Ex-Dolphin Ricky Williams not running away from latest venture

March 27, 2018

WEST PALM BEACH, Fla. — Ricky Williams has got a brand new bag, and he’s no longer shy about everybody knowing what’s in it.

The same burly running back who once abandoned the Miami Dolphins at the start of training camp because he didn’t want his positive test for marijuana use to be made public is now marketing his own line of cannabis-based products under the brand name of Real Wellness by Ricky Williams.

This is all happening in California, where marijuana use is legal for both medical reasons and recreational use, and California is the place where Ricky’s rules on life and personal freedom have always made the most sense.

Sure, the Heisman Trophy winner first gained national fame setting NCAA rushing records with the Texas Longhorns, but Ricky was born in San Diego and lives now in Venice Beach, the famous L.A. destination where street performers juggle chainsaws and on some afternoons are the least eccentric personalities on the boardwalk.

Ricky’s time with the Dolphins was interesting, too.

It took a couple of first-round draft picks to get him from the Saints in 2002 and that looked pretty good when he led the league in rushing that season with a franchise-record 1,853 yards. Later came the drug suspensions, when he could have been playing for the Dolphins, and the escape to a tent city in Australia, when he chose a journey of self-discovery over playing for the Dolphins, and finally a return to the team after a year of purgatory in the CFL.

Add it all up, including those major subtractions, and Ricky remains Miami’s No. 2 career rushing leader, just 301 yards behind Larry Csonka.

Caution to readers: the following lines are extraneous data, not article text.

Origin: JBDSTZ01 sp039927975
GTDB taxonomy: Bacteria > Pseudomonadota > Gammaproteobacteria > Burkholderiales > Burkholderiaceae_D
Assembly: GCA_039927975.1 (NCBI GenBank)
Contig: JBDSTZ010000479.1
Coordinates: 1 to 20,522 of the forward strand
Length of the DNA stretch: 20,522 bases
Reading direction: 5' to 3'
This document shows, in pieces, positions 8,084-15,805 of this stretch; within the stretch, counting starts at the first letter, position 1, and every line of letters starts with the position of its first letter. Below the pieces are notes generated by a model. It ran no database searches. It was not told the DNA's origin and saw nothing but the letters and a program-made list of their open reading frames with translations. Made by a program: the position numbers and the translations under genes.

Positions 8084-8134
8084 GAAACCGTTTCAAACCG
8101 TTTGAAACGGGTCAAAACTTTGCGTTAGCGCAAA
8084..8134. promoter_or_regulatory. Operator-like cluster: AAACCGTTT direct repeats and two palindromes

That’s why people put up with his comings and goings, and the social anxiety disorder that for a brief time led to Ricky doing interviews with his football helmet on, face hidden by a dark visor. He’s always been a man living in two or three worlds at once.

Hearing of his latest incarnation as a holistic healer, with the white coat to prove it in publicity shots, harkens back to a column I wrote in 2005, when Ricky was on a business trip to California and striving, as always, to cram in as much enlightenment as possible.

It was Dolphins’ game day in November, and a good one at that, with Miami winning 33-21 at Oakland. Ricky ran 34 yards for a touchdown to wrap it up in the final minutes. Sitting at his post-game locker, he revealed just above a whisper that there were some special friends of his at the stadium, surrounded by rowdy Raiders fans, surrounded and confused.

He was talking about a group of former classmates for whom he had left tickets at will call. Ricky studied with them previously at California College of Ayurveda, a school where the comprehensive cleansing provided by herbs and diet and colors and aromas and yoga was taught, a school located in a sparsely populated town called, get this, Grass Valley.

“Lots of them have never been to a football game in their lives,” Ricky said, speaking barely above a whisper and politely declining this reporter’s request for phone numbers to contact his friends directly.

“It will be interesting to hear what they thought about it. They have no idea of my personality, of my persona as a football player. To them, I’m just a student. They see me in my humility.”

It’s hard to be humble when you’re being paid millions of dollars to do something that few others can do, but somehow Ricky always managed to pull it off.

Whether he is entirely sincere or entirely consistent in his various commitments doesn’t bother me as much as it once did. Ricky says he is in the process of earning a Ph.D. in Chinese medicine, another departure from the ordinary, and if anyone told him that his approach to treating pain and anxiety through herbs and acupuncture and massage was within 100 miles of ordinary, he would go another way.

So what can Ricky interest you in as a potential customer for his new company? A cannabis-based salve or tonic or vape cartridge?

Strange to put all these curious concepts together, and stranger still to imagine that one day an extended NFL family troubled by CTE and other chronic health issues might be trying to get on Ricky’s wavelength, instead of the other way around. — (Cox Newspapers)